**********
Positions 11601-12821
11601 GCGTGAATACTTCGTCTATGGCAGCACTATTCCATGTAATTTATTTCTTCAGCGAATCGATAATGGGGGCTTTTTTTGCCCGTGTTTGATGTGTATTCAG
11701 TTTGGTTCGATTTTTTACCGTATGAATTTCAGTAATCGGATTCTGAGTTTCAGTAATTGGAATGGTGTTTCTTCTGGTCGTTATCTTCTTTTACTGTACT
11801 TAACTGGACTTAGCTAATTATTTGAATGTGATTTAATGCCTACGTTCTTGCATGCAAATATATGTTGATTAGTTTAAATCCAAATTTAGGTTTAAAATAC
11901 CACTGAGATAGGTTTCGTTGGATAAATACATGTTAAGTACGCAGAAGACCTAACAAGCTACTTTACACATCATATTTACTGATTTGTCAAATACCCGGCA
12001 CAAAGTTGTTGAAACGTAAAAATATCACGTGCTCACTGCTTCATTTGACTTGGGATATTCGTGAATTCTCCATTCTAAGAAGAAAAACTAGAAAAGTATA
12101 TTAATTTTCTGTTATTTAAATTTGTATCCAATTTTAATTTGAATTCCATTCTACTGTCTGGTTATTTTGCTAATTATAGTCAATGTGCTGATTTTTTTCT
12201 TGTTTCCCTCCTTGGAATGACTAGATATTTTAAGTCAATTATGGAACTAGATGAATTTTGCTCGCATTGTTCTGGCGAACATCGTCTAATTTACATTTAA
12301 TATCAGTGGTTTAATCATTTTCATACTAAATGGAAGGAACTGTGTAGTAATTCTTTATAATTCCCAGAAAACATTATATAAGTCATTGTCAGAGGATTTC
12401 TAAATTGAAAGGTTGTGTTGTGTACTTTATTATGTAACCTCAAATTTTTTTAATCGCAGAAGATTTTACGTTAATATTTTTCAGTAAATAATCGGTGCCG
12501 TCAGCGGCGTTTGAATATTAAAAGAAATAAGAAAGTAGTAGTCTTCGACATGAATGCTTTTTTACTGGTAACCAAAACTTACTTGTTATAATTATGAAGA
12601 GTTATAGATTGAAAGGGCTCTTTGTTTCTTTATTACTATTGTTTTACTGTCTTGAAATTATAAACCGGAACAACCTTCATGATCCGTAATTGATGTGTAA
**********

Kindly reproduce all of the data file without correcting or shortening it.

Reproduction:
Positions 11601-12821
11601 GCGTGAATACTTCGTCTATGGCAGCACTATTCCATGTAATTTATTTCTTCAGCGAATCGATAATGGGGGCTTTTTTTGCCCGTGTTTGATGTGTATTCAG
11701 TTTGGTTCGATTTTTTACCGTATGAATTTCAGTAATCGGATTCTGAGTTTCAGTAATTGGAATGGTGTTTCTTCTGGTCGTTATCTTCTTTTACTGTACT
11801 TAACTGGACTTAGCTAATTATTTGAATGTGATTTAATGCCTACGTTCTTGCATGCAAATATATGTTGATTAGTTTAAATCCAAATTTAGGTTTAAAATAC
11901 CACTGAGATAGGTTTCGTTGGATAAATACATGTTAAGTACGCAGAAGACCTAACAAGCTACTTTACACATCATATTTACTGATTTGTCAAATACCCGGCA
12001 CAAAGTTGTTGAAACGTAAAAATATCACGTGCTCACTGCTTCATTTGACTTGGGATATTCGTGAATTCTCCATTCTAAGAAGAAAAACTAGAAAAGTATA
12101 TTAATTTTCTGTTATTTAAATTTGTATCCAATTTTAATTTGAATTCCATTCTACTGTCTGGTTATTTTGCTAATTATAGTCAATGTGCTGATTTTTTTCT
12201 TGTTTCCCTCCTTGGAATGACTAGATATTTTAAGTCAATTATGGAACTAGATGAATTTTGCTCGCATTGTTCTGGCGAACATCGTCTAATTTACATTTAA
12301 TATCAGTGGTTTAATCATTTTCATACTAAATGGAAGGAACTGTGTAGTAATTCTTTATAATTCCCAGAAAACATTATATAAGTCATTGTCAGAGGATTTC
12401 TAAATTGAAAGGTTGTGTTGTGTACTTTATTATGTAACCTCAAATTTTTTTAATCGCAGAAGATTTTACGTTAATATTTTTCAGTAAATAATCGGTGCCG
12501 TCAGCGGCGTTTGAATATTAAAAGAAATAAGAAAGTAGTAGTCTTCGACATGAATGCTTTTTTACTGGTAACCAAAACTTACTTGTTATAATTATGAAGA
12601 GTTATAGATTGAAAGGGCTCTTTGTTTCTTTATTACTATTGTTTTACTGTCTTGAAATTATAAACCGGAACAACCTTCATGATCCGTAATTGATGTGTAA